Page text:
After the start of the World War II in 1939, Feroz Khan, who had pro-British views, supported the British war efforts against the Axis powers, lobbying for deployment of the Indian Army in Africa and Middle East.:410[17] In 1940, he supported the Egyptian plans of establishing the grand mosque in London, providing strong advocacy for this cause.[18] During the height of the nonviolent anti-British movement in India, Feroze Khan played a crucial role at the British government by having convinced Prime Minister Churchill of Indian Muslims support for the British Empire's control over the India.:121[19]

In 1941, Feroze Khan left his diplomatic post when he was named to join the Churchill cabinet by British Prime Minister Winston Churchill, appointing first as his military adviser from the Secretary of State for India of India Office on the affairs of the Indian Army.:243[20]:355[21] Feroze later joined the Viceroy's Executive Council's cabinet as a labour minister, and played a crucial role in advising against the independence of India, without addressing Jinnah and other leaders' push for Muslim question.:38-39[22]:58-59[23][8]

In 1944–45, Prime Minister Churchill appointed Feroze Khan in the War Department, leading his own department alongside with A.R. Mudaliar that provided the representation of India in the Pacific War Council.:395-396[24][25] In 1945, Feroze Khan was appointed as Permanent Representative of India to the United Nations, attending the first session in San Francisco, California in the United States.:613[26]

In 1946, Feroze joined the Muslim League under its President Muhammad Ali Jinnah.[6] During this time, he merged his faction of his faction of the Unionist Party into the Muslim League, and garnered the public support for the cause of Pakistan amid the opposition from the Khizar Hayat Tiwana who wanted to remain as Premier of the Punjab of Punjab of India.:144-145[27]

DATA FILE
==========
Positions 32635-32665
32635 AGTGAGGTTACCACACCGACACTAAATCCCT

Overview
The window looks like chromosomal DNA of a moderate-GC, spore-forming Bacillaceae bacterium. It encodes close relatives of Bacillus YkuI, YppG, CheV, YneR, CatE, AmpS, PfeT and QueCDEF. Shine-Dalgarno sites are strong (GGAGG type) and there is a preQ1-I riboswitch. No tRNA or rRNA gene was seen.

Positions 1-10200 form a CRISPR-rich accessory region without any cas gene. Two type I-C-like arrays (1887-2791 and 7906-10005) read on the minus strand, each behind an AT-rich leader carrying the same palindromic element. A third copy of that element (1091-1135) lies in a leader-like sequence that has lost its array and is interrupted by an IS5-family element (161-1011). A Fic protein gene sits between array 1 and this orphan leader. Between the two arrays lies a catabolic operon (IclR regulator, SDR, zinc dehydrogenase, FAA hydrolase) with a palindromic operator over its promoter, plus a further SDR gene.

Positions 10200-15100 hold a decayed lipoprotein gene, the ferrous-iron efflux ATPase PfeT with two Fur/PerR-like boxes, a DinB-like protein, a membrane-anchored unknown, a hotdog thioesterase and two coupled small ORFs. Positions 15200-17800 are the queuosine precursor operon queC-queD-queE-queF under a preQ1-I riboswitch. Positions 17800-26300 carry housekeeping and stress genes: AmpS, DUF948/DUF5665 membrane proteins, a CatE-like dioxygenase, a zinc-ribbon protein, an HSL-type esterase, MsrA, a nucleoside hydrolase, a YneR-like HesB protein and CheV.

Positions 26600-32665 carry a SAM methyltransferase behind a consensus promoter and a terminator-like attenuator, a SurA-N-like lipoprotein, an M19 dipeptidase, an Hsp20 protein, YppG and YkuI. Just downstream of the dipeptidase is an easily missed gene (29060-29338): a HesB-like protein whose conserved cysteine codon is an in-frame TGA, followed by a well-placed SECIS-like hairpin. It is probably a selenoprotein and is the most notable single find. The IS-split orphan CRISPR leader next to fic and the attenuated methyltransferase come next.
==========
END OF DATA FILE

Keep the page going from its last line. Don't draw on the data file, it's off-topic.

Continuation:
During the general elections held in 1946–47, Feroze Khan's merging of the Unionist Party into the Muslim League played a crucial and decisive role in favor of Muslim League sweeping the Punjab by landslide votes during the general elections.:70[28]

Public service in Pakistan

Governorship of East Bengal and Chief Minister of Punjab

In 1947, Feroze Khan retained his constituency and became MNA of the Constituent Assembly of Pakistan, following the establishment of Pakistan as a result of the partition of India by the United Kingdom.:613[26]

On October 1947, Governor-General Muhammad Ali Jinnah appointed him as a special envoy and dispatched him to Saudi Arabia and the Islamic world to introduce Pakistan and explain the reasons of its creation, to familiarize the Muslim countries with its internal problems and to get the moral and financial support from the brother countries.[6] Feroze Khan performed the role assigned to him in a successful manner.[6]

In 1950, Prime Minister Liaquat Ali Khan removed from the Foreign ministry, appointing him as the Governor of East Bengal.[6] However, he was less interested in politics of East Bengal, and had focused towards the provincial politics of Punjab in Pakistan, contesting with the Mumtaz Daultana for the post of Chief Ministership of Punjab.[6] He had little interest in strengthening the political program of the Muslim League in Bengal and offered no political action when the popular language movement took place in 1950-51.[8] On 25 July 1952, Feroze Khan returned to Punjab in Pakistan and left the post to Abdur Rahman Siddiqui until returning to the post on 10 November 1952.[29] Feroz Khan left Dhaka to become the Chief Minister of Punjab on 26 March 1953.[8]

After the religious riots in Lahore that resulted in M. Dultana's resignation, Feroze Khan was finally achieved his gaol when he convinced Prime Minister K. Nazimuddin to appoint him as the third Chief Minister of Punjab.:26[30]